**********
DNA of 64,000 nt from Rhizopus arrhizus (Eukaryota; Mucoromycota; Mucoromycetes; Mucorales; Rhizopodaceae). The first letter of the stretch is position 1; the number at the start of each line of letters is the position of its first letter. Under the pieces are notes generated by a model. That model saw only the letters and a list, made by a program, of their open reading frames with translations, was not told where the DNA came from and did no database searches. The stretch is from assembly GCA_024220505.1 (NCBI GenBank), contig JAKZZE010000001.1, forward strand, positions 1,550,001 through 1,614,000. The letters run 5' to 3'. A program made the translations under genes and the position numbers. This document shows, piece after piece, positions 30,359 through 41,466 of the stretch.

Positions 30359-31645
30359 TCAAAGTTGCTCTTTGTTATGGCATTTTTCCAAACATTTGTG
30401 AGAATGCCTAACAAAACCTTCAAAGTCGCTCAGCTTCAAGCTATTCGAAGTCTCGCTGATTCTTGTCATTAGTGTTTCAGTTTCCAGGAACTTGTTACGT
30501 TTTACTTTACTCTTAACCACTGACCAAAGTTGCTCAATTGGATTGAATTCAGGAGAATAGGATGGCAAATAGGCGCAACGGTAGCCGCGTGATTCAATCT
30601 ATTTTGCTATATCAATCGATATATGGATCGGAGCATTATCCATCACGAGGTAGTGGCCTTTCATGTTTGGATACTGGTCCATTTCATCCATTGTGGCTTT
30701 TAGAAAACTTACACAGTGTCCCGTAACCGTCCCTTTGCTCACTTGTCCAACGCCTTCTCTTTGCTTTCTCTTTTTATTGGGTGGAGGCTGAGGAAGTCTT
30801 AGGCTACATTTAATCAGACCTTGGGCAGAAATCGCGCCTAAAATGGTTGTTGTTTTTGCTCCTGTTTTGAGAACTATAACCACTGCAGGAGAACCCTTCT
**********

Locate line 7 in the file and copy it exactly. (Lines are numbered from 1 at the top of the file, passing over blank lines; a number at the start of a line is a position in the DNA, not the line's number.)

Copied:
30701 TAGAAAACTTACACAGTGTCCCGTAACCGTCCCTTTGCTCACTTGTCCAACGCCTTCTCTTTGCTTTCTCTTTTTATTGGGTGGAGGCTGAGGAAGTCTT